North Dakota Emergency Commission members began the month of November by approving state funds for addressing law enforcement costs relating to Dakota Access Pipeline protests and it will end the month on the same note.
Commission members, on Wednesday, will be facing a request to increase a line of credit by $7 million. If approved, that would bring the total amount of money available to the North Dakota Department of Emergency Services to $17 million.
DES spokeswoman Cecily Fong said, as of this week, more than $11.8 million has been spent to address the ongoing protest movement in southern Morton County.
Opponents of the Dakota Access Pipeline have argued that, if the pipeline goes under the Missouri River less than a mile from the Standing Rock Sioux Tribe’s reservation boundary as planned, it could endanger the water supply for millions of people.
Demonstrations in the region have led to more than 500 arrests since August and required the assistance of law enforcement throughout North Dakota and surrounding states, leading to the $17 million in requests.
Of the money spent so far, $9.5 million has been in personnel costs to agencies, $1.58 million in equipment and supplies and the remaining $737,000 in personnel support.
“As other agencies incur costs, they keep us appraised,” DES spokeswoman Cecily Fong said.
Six agencies are requesting the funds through the DES to offset costs related to protests of the Dakota Access Pipeline. Each exceeds a $50,000 threshold and will require Budget Section approval. The Budget Section meets Dec. 7, following the end of a three-day organizational session of the Legislature.
“I don’t think it’s going to be the last numbers we see unless something drastically changes,” said Emergency Commission member Rep. Al Carlson, R-Fargo. “It’s one of those things you have to prioritize, and we’ll have to do it.”
Carlson once again said the federal government should be ponying up dollars and resources to offset state costs incurred from a situation that involves federal land.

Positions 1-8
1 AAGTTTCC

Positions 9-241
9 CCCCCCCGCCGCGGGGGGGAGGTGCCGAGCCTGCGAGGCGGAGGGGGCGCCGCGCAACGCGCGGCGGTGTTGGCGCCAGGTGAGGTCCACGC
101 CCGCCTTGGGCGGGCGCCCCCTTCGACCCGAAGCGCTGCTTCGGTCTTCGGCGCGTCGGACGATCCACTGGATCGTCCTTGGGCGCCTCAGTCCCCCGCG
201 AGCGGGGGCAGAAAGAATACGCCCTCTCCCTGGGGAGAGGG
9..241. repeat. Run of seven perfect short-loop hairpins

“It’s a little disturbing, the lack of federal support,” said Carlson, who expects the federal response to be more forthcoming after President-elect Donald Trump takes office in January.
“Our law enforcement is doing a terrific job,” Emergency Commission member Sen. Rich Wardner, R-Dickinson, said.
The state’s Disaster Relief Fund should be an option for offsetting the costs, according to Wardner.
“This is a disaster,” he said of the situation.
Regardless of the cost, Wardner said the pressure on the federal government to help cover costs will continue.
The largest request is from the North Dakota Highway Patrol, for $3.9 million in additional spending authority for its operations in responding to protesters. The authority would run through March 31 and includes overtime pay, meals, lodging, mileage and supplies.
Funding requested by the North Dakota Department of Health totals more than $2.5 million. This would offset costs of medical response and food services for law enforcement as well as first responders.
Nearly half of the $200,500 for the North Dakota Game and Fish Department is for supplies, overtime pay as well as costs relating to use of planes and boats at the scene of protests.
North Dakota Department of Transportation dollars total $162,350 in its request. Of the request, $30,025 is related to damages to infrastructure, including a bridge, roadways and guardrails.